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The First Steps to Get Into Pioneer

In one of the most exciting turn of events in recent Magic history, the Pro Tour is making its long-awaited return and the format of the first Pro Tour back is going to be Pioneer. Pioneer is a format that has been in a weird space for the last couple of years. While players were initially excited about the format when it first released, the excitement died down over time due to the combination of the format rapidly changing after each set release, a series of polarizing bans and having an unclear future with suspended paper play and WOTC seemingly prioritizing Historic over Pioneer for Arena.

That being said, this Organized Play announcement is exactly the jumpstart that Pioneer needed and many players (myself included) are finding themselves eager to jump back into the format. Over the last weekend, I spent a lot of time dipping my toes into Pioneer. The format has several established decks that seem to define that backbone of the metagame, but as far as I can tell, there is tons of room for brewing, innovation and exploration. And most importantly, the format has been fun so far. 

 

 

So if you’re asking yourself, “how should I get into Pioneer?” I recommend doing what I do for any format:

  • Do some research: There are lots of cool decks in Pioneer and lots of great resources to explore them. Sites like MTGGoldfish are great for looking at recent deck lists, and when you find a deck that you like you can dive deeper by looking into content covering the archetype on sites like ChannelFireball, Twitch, Twitter and YouTube. 
  • Start playing: After you’ve done your research and found a deck that interests you, I generally recommend starting to play as quickly as you can. I’ve found that playtesting with your friends and family using proxies, using a MTGO rental service or all-access token (when they’re available) are the best ways to jam a bunch of games.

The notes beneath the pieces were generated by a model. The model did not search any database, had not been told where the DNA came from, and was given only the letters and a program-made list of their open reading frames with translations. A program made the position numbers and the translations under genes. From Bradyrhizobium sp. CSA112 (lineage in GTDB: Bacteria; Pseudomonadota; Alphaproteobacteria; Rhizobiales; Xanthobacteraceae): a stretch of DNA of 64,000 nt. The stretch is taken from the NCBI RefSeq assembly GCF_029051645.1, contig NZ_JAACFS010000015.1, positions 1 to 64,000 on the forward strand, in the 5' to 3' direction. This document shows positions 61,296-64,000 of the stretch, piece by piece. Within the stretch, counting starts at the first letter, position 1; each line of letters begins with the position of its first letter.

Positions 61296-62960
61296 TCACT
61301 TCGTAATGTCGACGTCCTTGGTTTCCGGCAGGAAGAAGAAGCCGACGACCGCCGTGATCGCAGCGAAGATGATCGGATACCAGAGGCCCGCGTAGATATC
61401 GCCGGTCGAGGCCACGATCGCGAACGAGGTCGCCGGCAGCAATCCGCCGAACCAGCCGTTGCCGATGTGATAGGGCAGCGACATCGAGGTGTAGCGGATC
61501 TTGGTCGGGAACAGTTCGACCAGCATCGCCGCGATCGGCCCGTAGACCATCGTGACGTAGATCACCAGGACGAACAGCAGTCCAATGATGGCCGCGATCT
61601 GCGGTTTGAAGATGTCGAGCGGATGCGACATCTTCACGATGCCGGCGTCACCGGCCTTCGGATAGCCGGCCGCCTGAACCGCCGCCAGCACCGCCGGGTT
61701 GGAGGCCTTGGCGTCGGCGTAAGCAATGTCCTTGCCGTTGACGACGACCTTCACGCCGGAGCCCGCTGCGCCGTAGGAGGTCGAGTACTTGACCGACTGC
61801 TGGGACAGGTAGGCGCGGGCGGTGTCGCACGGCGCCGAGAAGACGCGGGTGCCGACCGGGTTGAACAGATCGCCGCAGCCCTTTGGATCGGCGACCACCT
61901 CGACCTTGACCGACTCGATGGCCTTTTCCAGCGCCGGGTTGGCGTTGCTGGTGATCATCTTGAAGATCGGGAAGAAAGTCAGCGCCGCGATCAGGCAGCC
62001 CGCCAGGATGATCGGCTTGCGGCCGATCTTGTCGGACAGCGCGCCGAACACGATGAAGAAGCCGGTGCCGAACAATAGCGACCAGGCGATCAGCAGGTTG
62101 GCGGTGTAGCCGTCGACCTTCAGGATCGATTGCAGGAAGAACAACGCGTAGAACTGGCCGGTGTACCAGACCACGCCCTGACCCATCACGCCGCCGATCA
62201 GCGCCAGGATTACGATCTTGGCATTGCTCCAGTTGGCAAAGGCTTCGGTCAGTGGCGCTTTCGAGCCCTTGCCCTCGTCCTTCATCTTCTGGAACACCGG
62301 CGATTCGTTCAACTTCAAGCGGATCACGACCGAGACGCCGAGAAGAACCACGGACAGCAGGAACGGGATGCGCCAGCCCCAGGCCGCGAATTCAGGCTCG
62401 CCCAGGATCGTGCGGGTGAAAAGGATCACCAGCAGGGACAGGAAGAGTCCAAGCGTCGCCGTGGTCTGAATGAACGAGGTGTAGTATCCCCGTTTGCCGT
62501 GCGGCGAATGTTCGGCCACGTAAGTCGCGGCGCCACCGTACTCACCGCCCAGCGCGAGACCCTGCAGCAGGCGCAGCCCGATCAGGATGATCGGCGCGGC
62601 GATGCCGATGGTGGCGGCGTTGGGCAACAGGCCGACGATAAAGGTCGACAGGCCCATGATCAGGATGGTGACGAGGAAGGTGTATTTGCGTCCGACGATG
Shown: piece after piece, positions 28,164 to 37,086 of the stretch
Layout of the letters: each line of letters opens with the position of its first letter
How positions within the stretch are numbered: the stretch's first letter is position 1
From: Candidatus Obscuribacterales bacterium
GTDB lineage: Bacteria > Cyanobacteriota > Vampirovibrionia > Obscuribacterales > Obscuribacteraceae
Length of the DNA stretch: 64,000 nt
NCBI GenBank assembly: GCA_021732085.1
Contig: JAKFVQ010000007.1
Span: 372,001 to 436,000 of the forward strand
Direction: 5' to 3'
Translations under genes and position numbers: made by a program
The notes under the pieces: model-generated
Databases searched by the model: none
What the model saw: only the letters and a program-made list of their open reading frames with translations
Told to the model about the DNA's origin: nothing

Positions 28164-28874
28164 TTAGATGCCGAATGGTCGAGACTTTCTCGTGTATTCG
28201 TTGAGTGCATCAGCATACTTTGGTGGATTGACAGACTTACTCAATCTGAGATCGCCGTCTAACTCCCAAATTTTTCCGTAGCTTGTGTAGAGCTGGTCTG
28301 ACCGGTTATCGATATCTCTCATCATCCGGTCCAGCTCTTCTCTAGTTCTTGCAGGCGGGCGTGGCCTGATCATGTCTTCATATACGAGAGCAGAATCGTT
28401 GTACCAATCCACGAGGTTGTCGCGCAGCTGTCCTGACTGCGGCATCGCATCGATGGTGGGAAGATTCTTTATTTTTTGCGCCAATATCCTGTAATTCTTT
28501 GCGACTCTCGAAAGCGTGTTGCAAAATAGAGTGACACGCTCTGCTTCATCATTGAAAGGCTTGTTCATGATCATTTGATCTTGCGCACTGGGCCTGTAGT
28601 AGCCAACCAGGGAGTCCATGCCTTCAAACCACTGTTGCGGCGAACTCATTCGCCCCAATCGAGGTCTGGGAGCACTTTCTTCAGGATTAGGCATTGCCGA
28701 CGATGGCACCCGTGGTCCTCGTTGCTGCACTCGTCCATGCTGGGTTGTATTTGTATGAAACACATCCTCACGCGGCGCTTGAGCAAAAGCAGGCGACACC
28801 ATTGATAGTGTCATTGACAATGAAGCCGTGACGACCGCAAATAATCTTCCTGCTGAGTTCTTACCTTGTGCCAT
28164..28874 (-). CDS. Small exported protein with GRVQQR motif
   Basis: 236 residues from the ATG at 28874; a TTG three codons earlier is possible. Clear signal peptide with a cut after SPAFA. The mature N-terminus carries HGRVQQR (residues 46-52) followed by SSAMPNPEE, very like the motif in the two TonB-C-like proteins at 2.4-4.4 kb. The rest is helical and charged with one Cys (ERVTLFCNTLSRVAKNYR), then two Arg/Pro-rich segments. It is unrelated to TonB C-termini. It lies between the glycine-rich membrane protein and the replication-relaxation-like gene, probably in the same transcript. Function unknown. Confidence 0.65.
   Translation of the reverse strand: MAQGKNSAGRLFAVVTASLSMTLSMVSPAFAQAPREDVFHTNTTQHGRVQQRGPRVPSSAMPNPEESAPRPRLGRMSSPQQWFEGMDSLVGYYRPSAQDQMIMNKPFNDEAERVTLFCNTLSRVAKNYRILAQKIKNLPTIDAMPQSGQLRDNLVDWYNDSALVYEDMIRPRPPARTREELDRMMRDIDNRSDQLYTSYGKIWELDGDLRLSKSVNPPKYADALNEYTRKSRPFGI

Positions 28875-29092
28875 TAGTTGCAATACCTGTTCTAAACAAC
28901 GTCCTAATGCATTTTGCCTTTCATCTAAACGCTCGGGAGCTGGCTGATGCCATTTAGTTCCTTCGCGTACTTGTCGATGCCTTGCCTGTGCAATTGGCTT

• Evaluate: When playtesting, you need to ask yourself the following questions: am I having fun playing this deck? Am I learning to pilot this deck proficiently? And most importantly, is there a different deck I’ve played against that’s more interesting?
  • Repeat until you find the deck for you: If you feel that for whatever reason the first deck you picked up isn’t right for you, I recommend starting from the drawing board with your newfound knowledge and try playing different decks until you find the one that you feel is right for you. 

Best of luck exploring Pioneer and best of luck to anyone with Pro Tour aspirations. Below are some Pioneer deck lists that I like that might catch your eye: 

Pioneer UW Control by Lukas261997


Pioneer Rakdos Anvil by AspiringSpike

I’ve been working on this version, but there are lots of cool variants from other talented players.


Pioneer Mono-Blue Tempo


Pioneer Five-Color Niv by claudioh

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